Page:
However, I got lucky, my wife had to complain. She being Swiss submitted her documents, birth certificate, family book, ID card, passport and perhaps more. She was told she needed to go to a traducteur assermenté. That is incredible since as a matter of federal law, all Swiss documents are in three languages or more recently in four since Rumantsch was added. Whatever, one of the languages is French. Their argument was that some of the French is significantly different to here and is therefore not acceptable. She did complain, sending in copies of a couple of the documents, to a higher level and got back an apology. When she did the over one hour drive and showed them the apology over the reception desk, somebody still made a phone call to where the apology came from to make sure it was real or whatever. However, once they accepted it was real, they took her documents with a number of rude comments about Romande and commenting to each other within hearing distance about how they use incorrect phrases such as numbers septante, huitante and nonante and souper instead of dîner, but at no stage apologised themselves. That's RSI for you!
A useful link is the http://www.annuaire-traducteur-assermente.fr/ website which lists all registered translators.
Do shop around as rates vary tremendously.
No reason why they shouldn't accept a copy but if they do want an original (for some bizarre reason as a translation is by definition a copy) then, in the same way as would happen in the UK if you had to send an original of your birth certificate to someone, you can have it back once they've finished with it.
http://traduction.juridique.free.fr/index.php?page=home&lang=en seem to offer reasonable rates (35 euros per document). We haven't used them so can't vouch for the service.
Obviously if anyone knows of anyone cheaper....
We were also asked to provide the translated versions of all our English documents. We only gave them the photocopies of the translation and kept the originals ourselves (in case they mysteriously lose the them). So far they seemed to be okay with the photocopies.
Yes, I think that problems with RSI are universal. My hubby and I have had our carte vitale since 2004, but he retired last year. RSI still insures us as they pay him a pension, but early this year, he rec'd a letter asking for an official translation of his birth certificate. I wrote them back, explaining that I am his wife, and do they need the same for me. They did reply affirmatively. We hired an official translator in Perpignan. The cost was 42€ for each document. My hubby claims that as an EU citizen he is not required under EU rules to furnish translations. I said to him, do you want your carte vitale or not. We had the official translations, and I sent everything in with a letter requesting that they return the originals to us when they are finished. In the spring, they returned the documents. I thought all was well but it wasn't. For some strange reason, they changed our official number and now they weren't paying the bills under the carte even though it was accepted. Took me many emails to correct this. They finally sent a new attestation listing both of us and told us to use this when we needed medical attention. My husband eventually rec'd his new carte vitale with the photo and it covers me as well. For me, in August they requested an apostille of my birth certificate from Illinois which was fairly easy to get. We were told that we did not need an official translation of the apostille. I sent everything in again for me in late August. I am still waiting for the formulaire for my carte vitale. There doesn't seem to be a problem as I have had an x-ray and have seen the doctor with my husband's card.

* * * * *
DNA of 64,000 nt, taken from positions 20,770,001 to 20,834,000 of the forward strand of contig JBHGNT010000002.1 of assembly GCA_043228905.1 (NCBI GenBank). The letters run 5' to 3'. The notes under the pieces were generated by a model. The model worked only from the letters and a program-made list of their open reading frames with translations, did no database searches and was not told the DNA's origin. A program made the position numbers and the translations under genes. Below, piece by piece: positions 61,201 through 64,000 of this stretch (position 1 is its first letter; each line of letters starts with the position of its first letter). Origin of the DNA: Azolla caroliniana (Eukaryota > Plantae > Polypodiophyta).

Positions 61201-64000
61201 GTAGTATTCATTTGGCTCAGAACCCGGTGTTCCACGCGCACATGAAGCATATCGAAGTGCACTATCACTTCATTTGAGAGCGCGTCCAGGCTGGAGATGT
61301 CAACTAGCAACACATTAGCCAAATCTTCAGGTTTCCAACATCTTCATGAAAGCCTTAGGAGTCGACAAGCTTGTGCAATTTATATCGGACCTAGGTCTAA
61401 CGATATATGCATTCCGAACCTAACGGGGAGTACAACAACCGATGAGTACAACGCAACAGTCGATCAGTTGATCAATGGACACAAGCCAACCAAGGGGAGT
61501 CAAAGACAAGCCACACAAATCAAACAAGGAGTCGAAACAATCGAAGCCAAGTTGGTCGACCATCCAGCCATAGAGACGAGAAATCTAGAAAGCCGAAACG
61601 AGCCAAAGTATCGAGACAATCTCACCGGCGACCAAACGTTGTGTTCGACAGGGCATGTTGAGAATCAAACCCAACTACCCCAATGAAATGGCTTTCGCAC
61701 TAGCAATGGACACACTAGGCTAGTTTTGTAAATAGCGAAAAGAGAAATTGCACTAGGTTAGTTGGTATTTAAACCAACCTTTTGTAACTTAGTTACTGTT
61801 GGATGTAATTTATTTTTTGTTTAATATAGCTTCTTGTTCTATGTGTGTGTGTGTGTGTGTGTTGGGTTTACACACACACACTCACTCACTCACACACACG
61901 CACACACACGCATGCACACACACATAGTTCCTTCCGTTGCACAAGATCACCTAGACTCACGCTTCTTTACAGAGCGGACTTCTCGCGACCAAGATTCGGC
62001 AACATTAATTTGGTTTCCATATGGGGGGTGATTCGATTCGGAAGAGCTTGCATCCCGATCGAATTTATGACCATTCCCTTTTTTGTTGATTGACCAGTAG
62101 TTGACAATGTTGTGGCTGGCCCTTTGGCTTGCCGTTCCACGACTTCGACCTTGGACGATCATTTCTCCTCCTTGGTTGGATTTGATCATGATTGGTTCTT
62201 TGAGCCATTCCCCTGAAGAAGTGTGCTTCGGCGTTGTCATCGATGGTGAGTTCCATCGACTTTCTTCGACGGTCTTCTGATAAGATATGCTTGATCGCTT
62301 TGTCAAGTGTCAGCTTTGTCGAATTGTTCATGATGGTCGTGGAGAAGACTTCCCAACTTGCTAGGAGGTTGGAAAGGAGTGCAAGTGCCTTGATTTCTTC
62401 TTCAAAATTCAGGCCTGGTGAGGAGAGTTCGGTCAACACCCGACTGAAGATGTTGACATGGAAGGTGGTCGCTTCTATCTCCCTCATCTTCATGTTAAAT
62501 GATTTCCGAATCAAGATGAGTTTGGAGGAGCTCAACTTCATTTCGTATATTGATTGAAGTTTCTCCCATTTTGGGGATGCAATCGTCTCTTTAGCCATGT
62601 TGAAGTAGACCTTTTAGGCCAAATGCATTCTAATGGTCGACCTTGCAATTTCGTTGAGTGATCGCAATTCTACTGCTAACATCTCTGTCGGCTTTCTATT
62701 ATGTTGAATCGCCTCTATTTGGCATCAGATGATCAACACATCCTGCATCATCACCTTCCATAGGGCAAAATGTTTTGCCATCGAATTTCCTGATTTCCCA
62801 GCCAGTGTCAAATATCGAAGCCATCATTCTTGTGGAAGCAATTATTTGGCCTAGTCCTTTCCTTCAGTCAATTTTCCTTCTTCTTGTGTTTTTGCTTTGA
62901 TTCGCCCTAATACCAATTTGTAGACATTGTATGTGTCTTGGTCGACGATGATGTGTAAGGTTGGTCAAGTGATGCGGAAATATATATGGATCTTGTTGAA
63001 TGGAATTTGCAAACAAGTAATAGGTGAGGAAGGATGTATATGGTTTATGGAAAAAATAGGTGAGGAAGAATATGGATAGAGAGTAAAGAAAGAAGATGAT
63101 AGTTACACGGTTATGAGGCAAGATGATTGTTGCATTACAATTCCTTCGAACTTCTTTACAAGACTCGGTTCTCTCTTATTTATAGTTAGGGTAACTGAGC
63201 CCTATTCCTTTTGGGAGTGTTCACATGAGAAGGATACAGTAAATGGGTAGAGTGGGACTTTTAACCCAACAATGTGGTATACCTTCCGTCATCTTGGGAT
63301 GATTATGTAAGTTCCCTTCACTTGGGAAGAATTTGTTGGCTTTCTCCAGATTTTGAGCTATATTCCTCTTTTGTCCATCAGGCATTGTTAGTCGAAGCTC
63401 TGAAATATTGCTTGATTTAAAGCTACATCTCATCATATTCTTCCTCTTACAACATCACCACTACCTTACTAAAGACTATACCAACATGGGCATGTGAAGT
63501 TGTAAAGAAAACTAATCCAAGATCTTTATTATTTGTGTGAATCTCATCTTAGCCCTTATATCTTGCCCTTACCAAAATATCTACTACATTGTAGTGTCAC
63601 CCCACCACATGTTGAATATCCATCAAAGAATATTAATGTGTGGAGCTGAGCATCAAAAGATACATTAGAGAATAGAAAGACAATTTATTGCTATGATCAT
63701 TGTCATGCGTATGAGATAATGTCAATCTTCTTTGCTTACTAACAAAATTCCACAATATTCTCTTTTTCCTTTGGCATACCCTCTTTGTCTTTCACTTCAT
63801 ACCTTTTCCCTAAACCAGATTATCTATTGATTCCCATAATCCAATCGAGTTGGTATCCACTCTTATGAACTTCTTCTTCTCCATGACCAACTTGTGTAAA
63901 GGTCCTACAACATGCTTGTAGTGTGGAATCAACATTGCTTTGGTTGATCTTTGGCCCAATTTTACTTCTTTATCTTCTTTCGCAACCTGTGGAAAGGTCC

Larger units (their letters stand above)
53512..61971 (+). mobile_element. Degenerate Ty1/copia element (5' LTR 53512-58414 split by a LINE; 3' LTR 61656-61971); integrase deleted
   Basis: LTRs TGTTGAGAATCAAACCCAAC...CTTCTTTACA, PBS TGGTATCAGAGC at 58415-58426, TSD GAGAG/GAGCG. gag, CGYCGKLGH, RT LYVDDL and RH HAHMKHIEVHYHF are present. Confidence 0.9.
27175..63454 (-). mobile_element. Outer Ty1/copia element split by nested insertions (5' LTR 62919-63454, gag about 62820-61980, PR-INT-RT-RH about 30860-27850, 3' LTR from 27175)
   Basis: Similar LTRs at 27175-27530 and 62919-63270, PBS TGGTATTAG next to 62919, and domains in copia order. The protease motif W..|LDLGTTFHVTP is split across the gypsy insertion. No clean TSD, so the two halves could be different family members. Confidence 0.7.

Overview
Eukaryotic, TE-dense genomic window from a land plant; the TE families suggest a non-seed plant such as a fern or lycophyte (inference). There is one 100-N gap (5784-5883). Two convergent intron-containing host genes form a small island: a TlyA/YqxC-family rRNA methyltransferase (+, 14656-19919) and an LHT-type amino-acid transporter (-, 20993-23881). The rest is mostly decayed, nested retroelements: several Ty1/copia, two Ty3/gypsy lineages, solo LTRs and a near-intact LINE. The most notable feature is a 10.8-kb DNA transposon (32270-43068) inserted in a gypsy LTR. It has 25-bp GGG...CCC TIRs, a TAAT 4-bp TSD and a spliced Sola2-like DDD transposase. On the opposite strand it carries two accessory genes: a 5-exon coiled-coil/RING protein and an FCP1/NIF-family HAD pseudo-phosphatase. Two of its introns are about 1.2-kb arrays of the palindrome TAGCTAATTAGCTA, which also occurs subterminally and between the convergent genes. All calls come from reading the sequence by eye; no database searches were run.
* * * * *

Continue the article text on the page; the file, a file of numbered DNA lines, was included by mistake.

Sorry for rattling on, but you probably do need an official translation. They are quite official, and I would ask for duplicate originals so that if you need it in the future, you will have an original just in case RSI doesn't return the originals to you. Hopefully they won't ask for an apostille.
Thanks so much Tracy, that's a big help - it's always a relief to know it's not just us! Many thanks and have a super weekend,
I take it you have been asked for tranlations by a 'traducter assermente' in that case I believe there are several people on SFN who can recommend translators they have used with an approximate price.
Whether or not you can photocopy them will depend on the person asking - each office and person in each office tends to give different answers. If at all possible go to the RSI and ask a person to write you a list of exactly what you need, along with their name. If the list seems impossible, try a different office on a different day and hopefully a different person and a different (simpler) list will be offered.
It might help if you could summarise what kind of problems you are having someone may be able to offer more specific advice and maybe post in the AE or business group depending on what route you are following. Many of us have had problems with the RSI and someone may have had your specific difficulty.